College Physics for AP® Courses

# Chapter 31

### Problems & Exercises

1.

$1.67 × 10 4 1.67 × 10 4$

5.

$m = ρV = ρd 3 ⇒ a = m ρ 1/3 = 2.3 × 10 17 kg 1000 kg/m 3 1 3 = 61 × 10 3 m = 61 km m = ρV = ρd 3 ⇒ a = m ρ 1/3 = 2.3 × 10 17 kg 1000 kg/m 3 1 3 = 61 × 10 3 m = 61 km$

7.

$1.9 fm 1.9 fm size 12{1 "." 9" fm"} {}$

9.

(a) $4.6 fm4.6 fm size 12{4 "." "6 fm"} {}$

(b) $0.61 to 10.61 to 1 size 12{0 "." "61 to 1"} {}$

11.

$85 . 4 to 1 85 . 4 to 1 size 12{"85" "." "4 to 1"} {}$

13.

$12.4 GeV 12.4 GeV size 12{"12" "." "4 GeV"} {}$

15.

19.3 to 1

17.

$1 3 H 2 → 2 3 He 1 + β − + ν ¯ e 1 3 H 2 → 2 3 He 1 + β − + ν ¯ e$

19.

$25 50 M 25 → 24 50 Cr 26 + β + + ν e 25 50 M 25 → 24 50 Cr 26 + β + + ν e size 12{"" lSub { size 8{"25"} } lSup { size 8{"50"} } M rSub { size 8{"25"} } rightarrow "" lSub { size 8{"24"} } lSup { size 8{"50"} } "Cr" rSub { size 8{"20"} } +β rSup { size 8{+{}} } +v rSub { size 8{e} } } {}$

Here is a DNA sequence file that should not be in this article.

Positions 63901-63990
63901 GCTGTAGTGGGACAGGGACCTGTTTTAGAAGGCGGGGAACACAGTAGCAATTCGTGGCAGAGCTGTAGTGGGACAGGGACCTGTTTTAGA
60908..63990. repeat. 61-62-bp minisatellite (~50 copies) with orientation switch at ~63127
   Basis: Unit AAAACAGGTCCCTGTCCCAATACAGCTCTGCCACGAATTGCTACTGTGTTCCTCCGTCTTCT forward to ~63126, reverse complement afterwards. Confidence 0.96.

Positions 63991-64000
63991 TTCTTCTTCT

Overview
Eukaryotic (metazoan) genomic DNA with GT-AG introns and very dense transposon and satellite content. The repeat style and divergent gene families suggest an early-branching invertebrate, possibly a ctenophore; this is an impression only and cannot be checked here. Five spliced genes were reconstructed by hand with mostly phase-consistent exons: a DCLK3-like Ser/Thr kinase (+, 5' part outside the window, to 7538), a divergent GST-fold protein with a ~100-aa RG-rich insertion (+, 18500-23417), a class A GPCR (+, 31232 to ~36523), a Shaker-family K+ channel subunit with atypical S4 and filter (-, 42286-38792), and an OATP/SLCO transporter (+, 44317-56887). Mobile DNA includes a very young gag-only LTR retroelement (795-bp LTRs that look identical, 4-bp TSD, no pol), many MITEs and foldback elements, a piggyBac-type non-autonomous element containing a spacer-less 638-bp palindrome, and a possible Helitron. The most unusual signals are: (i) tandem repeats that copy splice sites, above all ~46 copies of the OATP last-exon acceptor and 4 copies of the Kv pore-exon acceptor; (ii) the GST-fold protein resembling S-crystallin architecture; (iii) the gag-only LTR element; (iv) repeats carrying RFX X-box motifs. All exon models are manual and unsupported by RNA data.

21.

$4 7 Be 3 + e − → 3 7 Li 4 + ν e 4 7 Be 3 + e − → 3 7 Li 4 + ν e size 12{"" lSub { size 8{4} } lSup { size 8{7} } "Be" rSub { size 8{3} } +e rSup { size 8{ - {}} } rightarrow "" lSub { size 8{3} } lSup { size 8{7} } "Li" rSub { size 8{4} } +v rSub { size 8{e} } } {}$

23.

$84 210 Po 126 → 82 206 Pb 124 + 2 4 He 2 84 210 Po 126 → 82 206 Pb 124 + 2 4 He 2 size 12{"" lSub { size 8{"84"} } lSup { size 8{"210"} } "Pb" rSub { size 8{"126"} } rightarrow "" lSub { size 8{"82"} } lSup { size 8{"206"} } "Pb" rSub { size 8{"124"} } +"" lSub { size 8{2} } lSup { size 8{4} } "He" rSub { size 8{2} } } {}$

25.